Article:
Deep Dive Into the Asian Tiger Mosquito
As if we didn’t have enough mosquitoes in the USA to deal with already, someone had to go and import one from across the ocean. Great – thanks a lot!
Nobody is really sure exactly when the first of these invaders arrived into the USA , but the original recognized North American specimen of the Asian Tiger Mosquito, Aedes albopictus, was collected in June 1983 from a cemetery in Memphis, Tennessee. The species has since become one of the most challenging mosquitoes to control, and brings with it a host of other disease-related challenges.
So what makes this invader such a challenge for mosquito control programs? While most mosquitoes are vampire-like in their avoidance of the sun, waiting until after sunset to seek a blood meal, the Asian Tiger Mosquito can more likely be found actively biting during the daytime in full sunlight. That’s not good. Most modern adult mosquito control occurs after sunset in order to avoid negatively impacting day-flying insects like bees, butterflies, and other popular pollinators. Any pesticides sprayed at night are dissipated by the time the Asian Tiger Mosquitoes take to the wing the next day.
The larvae are equally evasive to typical control programs that are focused on treating larger swamps, ponds, and marshes where most native mosquito larvae thrive. However, the Asian Tiger Mosquito is a “container breeder,” meaning that, like the Northern House Mosquito featured in our December 2015 Mosquito of the Month posting, the larvae thrive in small containers of water. In their native habitats, they lay their eggs in tree holes, rock pools, and even coconut shells, but they’ve adapted to manmade containers as well – any small items that hold water for a long enough time for the larvae to develop.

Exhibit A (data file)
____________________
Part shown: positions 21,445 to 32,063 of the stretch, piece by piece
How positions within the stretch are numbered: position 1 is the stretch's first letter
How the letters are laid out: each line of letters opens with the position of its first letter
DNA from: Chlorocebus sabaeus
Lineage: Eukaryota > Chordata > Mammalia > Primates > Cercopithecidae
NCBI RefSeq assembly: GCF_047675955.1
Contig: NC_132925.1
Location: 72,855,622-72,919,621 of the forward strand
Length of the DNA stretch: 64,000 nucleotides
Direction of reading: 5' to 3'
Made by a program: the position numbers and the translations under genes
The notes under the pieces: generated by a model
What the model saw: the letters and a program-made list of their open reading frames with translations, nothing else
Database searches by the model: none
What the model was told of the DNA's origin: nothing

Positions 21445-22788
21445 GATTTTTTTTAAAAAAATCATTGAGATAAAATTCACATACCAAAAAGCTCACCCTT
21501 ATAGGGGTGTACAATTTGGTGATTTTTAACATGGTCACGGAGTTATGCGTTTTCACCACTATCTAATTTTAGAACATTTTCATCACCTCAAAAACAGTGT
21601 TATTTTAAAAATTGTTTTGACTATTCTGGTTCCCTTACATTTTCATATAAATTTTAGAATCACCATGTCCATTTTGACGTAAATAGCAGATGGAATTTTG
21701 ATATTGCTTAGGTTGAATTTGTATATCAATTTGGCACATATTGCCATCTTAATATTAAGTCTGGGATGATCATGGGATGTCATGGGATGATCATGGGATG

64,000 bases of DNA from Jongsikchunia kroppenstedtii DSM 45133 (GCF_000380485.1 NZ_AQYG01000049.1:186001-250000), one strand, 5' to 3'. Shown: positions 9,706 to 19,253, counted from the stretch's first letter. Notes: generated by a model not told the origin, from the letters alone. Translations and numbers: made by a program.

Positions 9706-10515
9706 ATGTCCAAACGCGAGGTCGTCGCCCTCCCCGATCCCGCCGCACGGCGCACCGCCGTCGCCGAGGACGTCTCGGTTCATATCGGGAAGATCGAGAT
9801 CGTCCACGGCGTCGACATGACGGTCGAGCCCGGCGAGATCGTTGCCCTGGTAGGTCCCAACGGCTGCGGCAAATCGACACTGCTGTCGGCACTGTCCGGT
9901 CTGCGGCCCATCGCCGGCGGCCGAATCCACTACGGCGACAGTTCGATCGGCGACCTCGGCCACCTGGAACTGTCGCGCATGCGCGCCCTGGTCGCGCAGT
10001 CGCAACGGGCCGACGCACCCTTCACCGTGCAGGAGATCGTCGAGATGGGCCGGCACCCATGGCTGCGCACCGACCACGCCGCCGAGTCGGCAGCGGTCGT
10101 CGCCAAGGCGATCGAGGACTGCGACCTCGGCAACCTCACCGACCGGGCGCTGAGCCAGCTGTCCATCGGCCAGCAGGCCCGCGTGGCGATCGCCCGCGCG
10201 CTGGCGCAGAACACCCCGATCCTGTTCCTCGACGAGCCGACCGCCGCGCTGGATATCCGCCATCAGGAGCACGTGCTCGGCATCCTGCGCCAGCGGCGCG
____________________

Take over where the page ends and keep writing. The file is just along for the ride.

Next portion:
Imported tires are the likely source of the original invaders into the USA. For example, the first established population was recorded in Texas in 1982, and used tires were identified as their primary larval habitat there. In 2003, the first record of the species in Colorado was from a trap less than 1/10 mile from a tire storage site. Unlike the Texas populations, they didn’t establish in Colorado, probably due to the dry conditions reducing the number of available water-filled containers for egg-laying and larval development. The same is true for the arid regions around Los Angeles, California, where they are believed to have arrived multiple times in oceanic container shipments of cargo such as “lucky bamboo” plants (Dracena spp. – neither lucky nor bamboo), but still have not established large populations. Unfortunately, in more humid environments such as in eastern USA, the Asian Tiger Mosquito has become successfully established, especially in warmer states like Florida. The key to this mosquito’s international spread and successful introduction has been primarily due to the fact that used tires are an ideal place for the larvae to survive, and millions of tires are imported each year into the USA, and travel between states regularly.